Where’s the Bottleneck?

Delta Airlines recently announced that they have implemented the first fully biometric terminal in the US, at Hartsfield–Jackson Atlanta International Airport F Terminal with plans for Detroit late 2019. This means that, instead of scanning boarding passes and looking at passports for international flights at the checkpoints, the airline can just scan each passenger’s face and match it to a passport photo in their system and subsequently to a reservation.

While biometric scans are already used for many things, this facial scan seems a bit Orwellian. Maybe we are just not ready for this, but Delta has a good reason – this will save their passengers precious minutes at the airport. The passengers won’t need to present boarding passes or passports once Delta has the passport in their systems. There are up to four scans per passenger with the traditional system. Customers will save two seconds at the gate during boarding, for example. The airline says that this could cut up to nine minutes off the boarding process per flight. Of course, shaving off nine minutes would help a lot, especially to cut down on late departures.

As I write this, I happen to be sitting on a Delta aircraft on the way to the UK from the US. (No, I didn’t fly out of Atlanta, so I didn’t get to take advantage of the new process.) As the passengers boarded the aircraft, each had to have a paper or mobile boarding pass ready. They also had to present their passports for the gate agent to quickly check. So, maybe just scanning the faces would be a bit faster per passenger.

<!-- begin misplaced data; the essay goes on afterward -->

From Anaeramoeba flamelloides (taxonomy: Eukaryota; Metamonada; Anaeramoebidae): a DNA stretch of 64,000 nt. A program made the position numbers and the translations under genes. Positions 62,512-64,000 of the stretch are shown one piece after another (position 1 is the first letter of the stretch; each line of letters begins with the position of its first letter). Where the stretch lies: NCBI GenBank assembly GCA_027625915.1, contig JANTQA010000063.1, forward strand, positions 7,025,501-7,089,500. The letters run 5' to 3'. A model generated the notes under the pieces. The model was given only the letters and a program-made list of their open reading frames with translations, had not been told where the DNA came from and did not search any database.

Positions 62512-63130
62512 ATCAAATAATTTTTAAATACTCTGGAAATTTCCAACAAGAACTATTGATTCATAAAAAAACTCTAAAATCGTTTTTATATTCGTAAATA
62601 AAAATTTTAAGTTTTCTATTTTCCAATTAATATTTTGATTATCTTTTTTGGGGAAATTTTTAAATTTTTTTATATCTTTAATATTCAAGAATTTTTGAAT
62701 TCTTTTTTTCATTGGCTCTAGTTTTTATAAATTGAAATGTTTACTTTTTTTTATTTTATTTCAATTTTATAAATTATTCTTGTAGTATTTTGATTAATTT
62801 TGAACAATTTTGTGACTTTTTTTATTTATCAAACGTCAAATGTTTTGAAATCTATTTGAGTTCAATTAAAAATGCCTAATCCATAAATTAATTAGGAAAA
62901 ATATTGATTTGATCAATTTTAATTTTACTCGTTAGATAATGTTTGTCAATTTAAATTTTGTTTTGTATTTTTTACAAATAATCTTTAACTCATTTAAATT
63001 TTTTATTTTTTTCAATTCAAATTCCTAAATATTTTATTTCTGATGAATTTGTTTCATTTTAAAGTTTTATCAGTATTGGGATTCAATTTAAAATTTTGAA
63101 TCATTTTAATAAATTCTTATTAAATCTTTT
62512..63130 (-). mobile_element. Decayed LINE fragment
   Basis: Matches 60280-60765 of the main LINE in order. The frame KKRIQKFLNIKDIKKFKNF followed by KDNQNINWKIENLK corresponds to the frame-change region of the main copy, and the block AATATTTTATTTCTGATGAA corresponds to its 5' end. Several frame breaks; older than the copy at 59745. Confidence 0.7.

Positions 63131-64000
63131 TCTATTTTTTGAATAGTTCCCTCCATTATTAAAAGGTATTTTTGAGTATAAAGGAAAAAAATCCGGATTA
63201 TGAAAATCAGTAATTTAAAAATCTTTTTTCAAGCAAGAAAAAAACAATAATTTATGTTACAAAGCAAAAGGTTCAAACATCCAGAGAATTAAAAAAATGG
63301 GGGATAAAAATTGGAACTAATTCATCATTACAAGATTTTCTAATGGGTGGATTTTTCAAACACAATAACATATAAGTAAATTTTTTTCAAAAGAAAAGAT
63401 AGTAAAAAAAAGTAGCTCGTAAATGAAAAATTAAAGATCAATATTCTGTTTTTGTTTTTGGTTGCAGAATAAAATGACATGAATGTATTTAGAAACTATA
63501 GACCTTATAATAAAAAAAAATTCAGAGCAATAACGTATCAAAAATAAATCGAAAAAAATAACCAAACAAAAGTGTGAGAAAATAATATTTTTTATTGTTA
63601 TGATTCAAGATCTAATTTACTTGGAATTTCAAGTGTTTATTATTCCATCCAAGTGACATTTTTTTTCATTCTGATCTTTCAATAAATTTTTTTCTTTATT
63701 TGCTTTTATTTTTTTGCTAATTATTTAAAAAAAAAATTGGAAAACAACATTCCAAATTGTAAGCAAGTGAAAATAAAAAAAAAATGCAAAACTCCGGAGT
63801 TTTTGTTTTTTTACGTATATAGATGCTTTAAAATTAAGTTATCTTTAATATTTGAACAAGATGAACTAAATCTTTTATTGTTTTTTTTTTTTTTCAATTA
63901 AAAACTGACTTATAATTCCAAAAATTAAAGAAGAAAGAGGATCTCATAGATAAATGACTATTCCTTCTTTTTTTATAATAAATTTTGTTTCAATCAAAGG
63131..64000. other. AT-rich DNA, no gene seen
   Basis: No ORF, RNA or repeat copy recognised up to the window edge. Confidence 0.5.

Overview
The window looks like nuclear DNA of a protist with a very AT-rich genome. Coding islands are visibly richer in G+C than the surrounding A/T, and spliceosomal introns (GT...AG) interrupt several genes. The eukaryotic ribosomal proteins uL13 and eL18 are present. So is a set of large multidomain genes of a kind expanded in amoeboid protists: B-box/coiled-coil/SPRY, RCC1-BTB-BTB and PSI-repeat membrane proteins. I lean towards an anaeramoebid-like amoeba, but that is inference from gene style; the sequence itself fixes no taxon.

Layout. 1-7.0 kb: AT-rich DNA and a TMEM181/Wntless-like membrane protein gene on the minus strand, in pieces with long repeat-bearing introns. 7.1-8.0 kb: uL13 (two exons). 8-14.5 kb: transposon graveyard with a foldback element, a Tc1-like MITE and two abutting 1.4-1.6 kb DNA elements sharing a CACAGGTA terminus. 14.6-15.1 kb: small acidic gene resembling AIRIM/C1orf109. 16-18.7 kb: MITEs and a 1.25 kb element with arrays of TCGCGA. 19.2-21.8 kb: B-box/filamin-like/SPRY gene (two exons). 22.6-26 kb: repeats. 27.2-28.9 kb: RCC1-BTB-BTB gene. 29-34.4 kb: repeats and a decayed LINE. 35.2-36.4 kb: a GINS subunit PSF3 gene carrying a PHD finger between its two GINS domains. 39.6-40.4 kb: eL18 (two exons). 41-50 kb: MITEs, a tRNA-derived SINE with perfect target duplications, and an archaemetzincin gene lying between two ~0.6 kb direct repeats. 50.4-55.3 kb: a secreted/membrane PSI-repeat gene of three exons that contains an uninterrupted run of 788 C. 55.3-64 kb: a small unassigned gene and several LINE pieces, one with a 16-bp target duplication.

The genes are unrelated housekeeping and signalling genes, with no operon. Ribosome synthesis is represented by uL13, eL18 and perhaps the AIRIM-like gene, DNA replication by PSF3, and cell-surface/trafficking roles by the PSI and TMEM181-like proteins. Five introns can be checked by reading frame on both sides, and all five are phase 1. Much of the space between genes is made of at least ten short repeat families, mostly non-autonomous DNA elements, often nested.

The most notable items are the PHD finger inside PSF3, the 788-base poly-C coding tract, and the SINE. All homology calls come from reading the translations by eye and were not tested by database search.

The problem, I realized, is that the gate check is not the bottleneck slowing down boarding. The real bottleneck can be found in the aisles where people are standing and trying to fit their roller bags, backpacks, and coats into the overhead bins. Even if you don’t have anything to put into that storage, it could take a few minutes to finally make it to your seat.

Getting through security is another spot that takes time. After being scanned in security by the TSA agent, the bottleneck can be found at the conveyer belt as jackets and shoes are removed, pockets are emptied, little bags of liquids are pulled out, and bottled water is thrown away.

Delta says that leaving the documents in bags or pockets saves customers time, but most people retrieve the documents while waiting in the queue. As long as the documents are in the hands of the passengers as they approach the checkpoints, things typically run quickly and smoothly.

In my opinion, the fully biometric terminal will not speed up the process much because the bottlenecks are not being addressed. I expect that, in a few years, we will no longer remember the old way of travel with paper boarding passes and will be more concerned about those itchy RFID implants.

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